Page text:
Contemporary Photography

3


Editorial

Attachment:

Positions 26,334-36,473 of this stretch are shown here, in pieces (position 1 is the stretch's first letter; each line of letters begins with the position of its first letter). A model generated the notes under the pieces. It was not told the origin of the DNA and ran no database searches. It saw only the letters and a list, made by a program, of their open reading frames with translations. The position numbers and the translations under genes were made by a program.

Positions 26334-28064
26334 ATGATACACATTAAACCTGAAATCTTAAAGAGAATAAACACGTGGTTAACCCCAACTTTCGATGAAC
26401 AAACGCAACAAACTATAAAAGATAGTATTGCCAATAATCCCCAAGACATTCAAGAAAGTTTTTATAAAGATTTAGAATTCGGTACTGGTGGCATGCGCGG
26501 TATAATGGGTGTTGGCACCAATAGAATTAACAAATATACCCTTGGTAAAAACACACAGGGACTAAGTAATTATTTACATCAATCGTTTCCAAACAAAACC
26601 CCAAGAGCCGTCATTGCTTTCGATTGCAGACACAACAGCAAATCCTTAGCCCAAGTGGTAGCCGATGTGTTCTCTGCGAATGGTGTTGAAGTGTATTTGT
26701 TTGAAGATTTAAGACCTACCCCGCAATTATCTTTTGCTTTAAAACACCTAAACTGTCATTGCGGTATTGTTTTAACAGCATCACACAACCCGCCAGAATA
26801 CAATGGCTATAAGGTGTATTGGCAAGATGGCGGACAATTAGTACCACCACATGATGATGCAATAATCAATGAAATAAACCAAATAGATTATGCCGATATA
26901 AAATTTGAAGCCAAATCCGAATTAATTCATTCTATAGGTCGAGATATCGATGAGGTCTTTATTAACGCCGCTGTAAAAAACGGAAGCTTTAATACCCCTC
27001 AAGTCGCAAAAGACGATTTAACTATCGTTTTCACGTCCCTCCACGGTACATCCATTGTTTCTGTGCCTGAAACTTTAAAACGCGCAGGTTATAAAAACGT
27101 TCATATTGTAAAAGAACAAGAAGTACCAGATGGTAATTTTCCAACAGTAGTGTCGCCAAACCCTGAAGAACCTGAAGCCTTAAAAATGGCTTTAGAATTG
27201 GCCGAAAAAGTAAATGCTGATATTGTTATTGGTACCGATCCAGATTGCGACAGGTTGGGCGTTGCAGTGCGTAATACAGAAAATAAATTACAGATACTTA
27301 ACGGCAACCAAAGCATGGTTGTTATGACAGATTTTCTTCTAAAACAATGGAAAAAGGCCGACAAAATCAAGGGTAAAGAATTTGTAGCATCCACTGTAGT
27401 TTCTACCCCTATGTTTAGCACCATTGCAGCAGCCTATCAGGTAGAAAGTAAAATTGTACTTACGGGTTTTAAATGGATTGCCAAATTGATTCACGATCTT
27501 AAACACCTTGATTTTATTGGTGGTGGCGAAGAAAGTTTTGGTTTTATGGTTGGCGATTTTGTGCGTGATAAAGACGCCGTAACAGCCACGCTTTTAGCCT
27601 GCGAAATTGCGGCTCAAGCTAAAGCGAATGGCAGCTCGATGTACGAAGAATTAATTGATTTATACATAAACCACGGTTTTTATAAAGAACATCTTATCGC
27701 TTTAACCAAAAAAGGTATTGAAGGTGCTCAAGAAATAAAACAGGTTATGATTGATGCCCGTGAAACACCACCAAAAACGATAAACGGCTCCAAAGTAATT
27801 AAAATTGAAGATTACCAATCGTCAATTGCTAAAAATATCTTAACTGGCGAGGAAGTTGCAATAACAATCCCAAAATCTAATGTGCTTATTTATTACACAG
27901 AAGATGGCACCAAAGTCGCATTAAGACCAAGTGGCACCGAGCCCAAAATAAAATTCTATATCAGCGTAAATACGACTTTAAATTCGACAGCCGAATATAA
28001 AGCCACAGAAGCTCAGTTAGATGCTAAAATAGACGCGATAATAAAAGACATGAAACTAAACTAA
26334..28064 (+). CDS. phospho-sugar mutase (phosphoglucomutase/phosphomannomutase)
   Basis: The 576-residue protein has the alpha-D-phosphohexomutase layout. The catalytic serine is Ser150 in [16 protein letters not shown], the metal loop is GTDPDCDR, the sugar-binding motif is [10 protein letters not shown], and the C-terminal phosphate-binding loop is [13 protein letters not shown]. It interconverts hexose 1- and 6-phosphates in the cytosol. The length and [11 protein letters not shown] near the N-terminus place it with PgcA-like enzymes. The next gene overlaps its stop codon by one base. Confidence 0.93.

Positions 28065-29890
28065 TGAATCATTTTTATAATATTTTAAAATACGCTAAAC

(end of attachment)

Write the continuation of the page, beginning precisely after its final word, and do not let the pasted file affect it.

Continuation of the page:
Humans have lived on this planet for the best part of two million years. We evolved here, we have survived here in competition with other species, and we have modified the environment to meet our wishes. We should be in comfortable equilibrium with our environment; ignoring the gathering storm clouds of climate change, one could argue that as a species we are in approximate equilibrium. As individuals, and in particular places, that equilibrium is not so obvious. The bearing surfaces where we touch the rest of the world are not smooth. There is a roughness that causes friction. Take away our supports, our comforts and our places of familiarity and we can become damaged. The opposite happens as well, of course; let other creatures stray into our modified world and they may be lost. In their different ways, the contributors to this issue of Contemporary Photography each examine the interface between humans and their environment at the individual or local scale. Emily Garfoot and Robin Stemp ask us what the ‘shape’ of the scenes they depict says about the absent person. Julia Fullerton-Batten and Jane Jackson show, in dramatised and documentary images respectively, the trauma that follows when people are taken away from their familiar homes and placed in strange or hostile surroundings. Len Salem tells a picture story of an individual, the representative of humanity, facing and overcoming the challenges of life – an organic human figure against a hard-edged geometric shape. Patrick Foster looks for and finds beauty in the collateral damage to creatures who stray onto roads – one of many elements of our modified environment! In the best tradition of contemporary photography, no contributor offers clear answers (although Jane Jackson’s sense of injustice shines through), but they all ask us questions about our place in the world. -oOoI have thoroughly enjoyed putting together this, my first edition of Contemporary Photography. I have joined the well-oiled machine that is the journal production team, and I am grateful for the total support I have received from my predecessor, Patricia Ruddle. I am well aware of the high standards that the journal is expected to maintain. If there are any editorial glitches in this issue then they are, of course, entirely my responsibility, but the standard I have aimed for is that set by Patricia and her colleagues, now my own, in previous years. Paul Ashley, Editor